Why It's Hard to Break Up with a Bad Boyfriend or Girlfriend
Basic learning principles explain why people keep betting on bad relationships.
Bad relationships can have an addictive quality that makes it hard to break up, or to stay broken up.
Patterns of reward help explain the difficulty in saying goodbye to a bad partner.
Relative shifts in a bad relationship paradoxically can make it more appealing.
“There’s something I should probably mention,” Maggie told me near the end of her therapy session. “I … got back together with Mark.” My eyebrows went up as I failed to keep my neutral therapist face. Mark had proven himself to be a bad boyfriend—he lied, secretly kept in touch with exes, and often dismissed Maggie’s feelings—and she had already ended the relationship three times. But eventually, she found herself back with him.
I recognized a common pattern in Maggie’s relationship with Mark. Most of the time he was a lousy partner—but not always. At times he could be great: affectionate, complimentary, considerate. He knew all the right things to say to Maggie, and when things were good it felt like she was meant to be with him. “I don’t know if I’m ready to give up what we have together,” she said. But the good times never lasted long. Soon Mark would withdraw, barely responding to Maggie’s texts, and she would feel bewildered and hurt by the reversal.
Mark’s bad spells were beyond the normal ups and downs of a healthy relationship, and he was clearly bad for Maggie. What made it hard for her to break things off for good?
Gambling on a Bad Relationship
Most bad relationships aren’t always bad. Sometimes a partner who’s bad for you can do good things, as Maggie found. Laboratory studies with nonhuman animals (for example, rats and pigeons) have shown that it’s really hard to stop a behavior, like being with a bad partner when it occasionally pays off.
Learning scientists call this pattern of reward a variable ratio reinforcement schedule. A reinforcement schedule describes how often a behavior (such as pushing a lever in a cage) leads to a reward (such as getting a food pellet). Ratio means the reward is given after the behavior is repeated a certain number of times, and variable means the reward is unpredictable. Sometimes it comes after one press of the lever, sometimes after five, and other times after 20.
Research has shown that a variable ratio reinforcement schedule leads to very persistent attempts by the animal to get the reward because the next try might pay off. One more press of the lever might bring the food. One more round of slots could hit it big. One more try with that partner could lead to their best version.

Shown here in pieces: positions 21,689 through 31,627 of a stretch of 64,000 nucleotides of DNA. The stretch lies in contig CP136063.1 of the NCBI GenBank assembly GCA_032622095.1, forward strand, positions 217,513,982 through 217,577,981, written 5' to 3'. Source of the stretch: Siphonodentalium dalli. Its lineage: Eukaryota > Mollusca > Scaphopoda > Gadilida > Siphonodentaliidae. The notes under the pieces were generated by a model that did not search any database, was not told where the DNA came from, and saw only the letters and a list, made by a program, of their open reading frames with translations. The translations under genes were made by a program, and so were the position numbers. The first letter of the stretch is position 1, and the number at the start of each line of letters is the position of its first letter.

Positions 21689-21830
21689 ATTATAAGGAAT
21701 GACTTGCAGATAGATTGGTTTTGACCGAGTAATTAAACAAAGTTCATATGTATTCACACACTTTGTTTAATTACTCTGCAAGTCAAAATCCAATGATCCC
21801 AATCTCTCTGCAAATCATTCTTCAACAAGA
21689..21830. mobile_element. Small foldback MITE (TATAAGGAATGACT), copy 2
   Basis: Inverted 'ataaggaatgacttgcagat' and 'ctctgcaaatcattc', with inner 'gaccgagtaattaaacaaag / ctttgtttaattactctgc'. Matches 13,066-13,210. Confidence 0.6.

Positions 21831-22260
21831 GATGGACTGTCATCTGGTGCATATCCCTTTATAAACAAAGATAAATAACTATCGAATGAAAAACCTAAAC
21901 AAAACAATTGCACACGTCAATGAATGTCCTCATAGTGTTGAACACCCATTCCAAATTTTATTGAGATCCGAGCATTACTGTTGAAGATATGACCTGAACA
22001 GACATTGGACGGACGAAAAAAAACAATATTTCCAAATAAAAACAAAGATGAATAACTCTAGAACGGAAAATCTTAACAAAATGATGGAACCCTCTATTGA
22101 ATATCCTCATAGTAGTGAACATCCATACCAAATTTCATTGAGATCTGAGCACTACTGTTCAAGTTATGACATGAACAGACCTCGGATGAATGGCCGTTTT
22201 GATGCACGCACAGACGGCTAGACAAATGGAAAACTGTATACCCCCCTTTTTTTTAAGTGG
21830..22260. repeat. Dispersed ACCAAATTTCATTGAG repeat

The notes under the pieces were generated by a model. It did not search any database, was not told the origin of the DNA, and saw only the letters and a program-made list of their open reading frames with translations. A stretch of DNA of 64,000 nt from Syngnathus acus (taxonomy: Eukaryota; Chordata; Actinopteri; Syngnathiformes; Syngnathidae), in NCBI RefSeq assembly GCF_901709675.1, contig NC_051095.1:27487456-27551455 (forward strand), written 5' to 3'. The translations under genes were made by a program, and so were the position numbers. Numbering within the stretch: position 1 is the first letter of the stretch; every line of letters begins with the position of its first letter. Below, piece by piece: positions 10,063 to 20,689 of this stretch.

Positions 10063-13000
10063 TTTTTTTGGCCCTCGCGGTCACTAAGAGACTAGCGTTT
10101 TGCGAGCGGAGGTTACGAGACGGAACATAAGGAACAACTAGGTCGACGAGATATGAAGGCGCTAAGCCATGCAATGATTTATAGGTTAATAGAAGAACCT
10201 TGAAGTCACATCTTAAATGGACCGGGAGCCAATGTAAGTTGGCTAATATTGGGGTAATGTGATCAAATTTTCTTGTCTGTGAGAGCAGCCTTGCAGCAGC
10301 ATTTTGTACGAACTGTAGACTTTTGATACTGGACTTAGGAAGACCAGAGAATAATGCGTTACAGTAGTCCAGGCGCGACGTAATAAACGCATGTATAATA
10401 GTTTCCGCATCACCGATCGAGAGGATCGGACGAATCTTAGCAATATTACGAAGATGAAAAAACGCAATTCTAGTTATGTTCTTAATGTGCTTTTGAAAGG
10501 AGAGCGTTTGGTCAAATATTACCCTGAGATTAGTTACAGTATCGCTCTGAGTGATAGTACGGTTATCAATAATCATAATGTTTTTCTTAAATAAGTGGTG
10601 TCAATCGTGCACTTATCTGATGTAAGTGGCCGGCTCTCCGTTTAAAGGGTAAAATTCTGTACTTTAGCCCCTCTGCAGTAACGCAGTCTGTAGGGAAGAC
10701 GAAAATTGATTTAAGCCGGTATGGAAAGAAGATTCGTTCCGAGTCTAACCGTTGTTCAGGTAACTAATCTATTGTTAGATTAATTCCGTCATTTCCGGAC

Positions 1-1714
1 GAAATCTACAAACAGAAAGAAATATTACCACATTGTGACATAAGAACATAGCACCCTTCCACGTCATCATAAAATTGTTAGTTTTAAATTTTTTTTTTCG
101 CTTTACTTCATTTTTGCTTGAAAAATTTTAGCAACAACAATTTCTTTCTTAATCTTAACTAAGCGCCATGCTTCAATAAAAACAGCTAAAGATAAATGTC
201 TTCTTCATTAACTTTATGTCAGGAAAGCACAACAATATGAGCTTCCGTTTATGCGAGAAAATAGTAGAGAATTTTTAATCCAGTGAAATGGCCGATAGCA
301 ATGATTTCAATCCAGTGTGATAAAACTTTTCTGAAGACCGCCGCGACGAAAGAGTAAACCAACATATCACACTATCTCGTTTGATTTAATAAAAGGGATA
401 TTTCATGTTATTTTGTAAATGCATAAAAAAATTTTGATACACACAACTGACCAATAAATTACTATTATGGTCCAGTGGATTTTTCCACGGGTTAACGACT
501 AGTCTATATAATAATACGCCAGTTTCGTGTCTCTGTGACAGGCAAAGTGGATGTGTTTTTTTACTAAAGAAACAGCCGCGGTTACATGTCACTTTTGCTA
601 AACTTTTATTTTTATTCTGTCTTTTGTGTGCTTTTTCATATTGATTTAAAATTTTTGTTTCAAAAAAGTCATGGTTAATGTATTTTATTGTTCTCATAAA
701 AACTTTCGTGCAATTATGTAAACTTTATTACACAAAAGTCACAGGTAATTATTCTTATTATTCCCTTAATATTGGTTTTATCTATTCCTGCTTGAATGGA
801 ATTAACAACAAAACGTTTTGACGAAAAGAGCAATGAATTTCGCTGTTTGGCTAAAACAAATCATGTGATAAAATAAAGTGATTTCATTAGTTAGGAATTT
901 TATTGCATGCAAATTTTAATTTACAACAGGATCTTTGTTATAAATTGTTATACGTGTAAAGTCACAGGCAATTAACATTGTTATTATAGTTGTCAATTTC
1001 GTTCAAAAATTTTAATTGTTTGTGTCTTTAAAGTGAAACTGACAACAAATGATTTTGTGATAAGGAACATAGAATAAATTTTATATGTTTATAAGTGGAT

The Power of Comparison
The inconsistencies of a bad relationship create another paradox: The bad times make the good times feel even better. That’s because your brain is highly attuned to relative states—when things go from good to bad, or from worse to better. When times are good with a bad partner, you experience the reward of not just the positive but of the removal of the negative. It’s such a relief that they’re finally treating you well.
Getting rid of an unpleasant state sends a powerful signal to the brain’s reward centers, which leads you to repeat whatever made things feel less bad. This process is known technically as negative reinforcement because it makes a behavior more likely (reinforcement) through the removal (negative) of an aversive feeling.
If you keep trying with your partner, eventually things will probably be less bad, which will feel good. What’s more, we’re wired to have very positive feelings for people when they exceed our expectations or contradict the negative view we had of them (think of your feelings toward Snape from the Harry Potter series). The psychological reward and good feelings toward your partner make it that much harder to break up once and for all.
How to Break the Cycle
Recognize these patterns. Just seeing what keeps you hooked can help to break the spell, making it easier to say goodbye to a bad boyfriend or girlfriend.
Keep a balanced view. Watch out for the mind’s tendency toward selective remembering—minimizing the negative and accentuating the positive about your partner (or ex). Recall the reasons why it’s best to end this relationship. It might be helpful to ask close friends or family members to remind you of why this isn’t the person for you.
Put safeguards in place. Don’t underestimate the power of the pull that keeps you attached to a bad partner. Take action while your resolve is high to minimize the chances you’ll fall into old patterns in high-risk situations, like when you’re out with friends and you've had a couple of drinks, or your ex texts you late at night saying “I miss us” and that they really need to talk. Consider deleting their contact information and blocking their number and email to protect yourself from unwanted contact. These measures were a key part of what helped Maggie to finally end her bad relationship for good.
Beware of rationalization. Watch out for mental tricks that lead you back to this person: This time will be different. Or, I can tell they’ve done a lot of work on themselves in therapy. People can change, but often these ways of thinking prevent you from seeing that this person is still bad at being your partner. Take a hard look at what your mind is telling you, and avoid making impulsive decisions you’re likely to regret.
Seth J. Gillihan, Ph.D., is a licensed psychologist and author specializing in mindful cognitive behavioral therapy (CBT).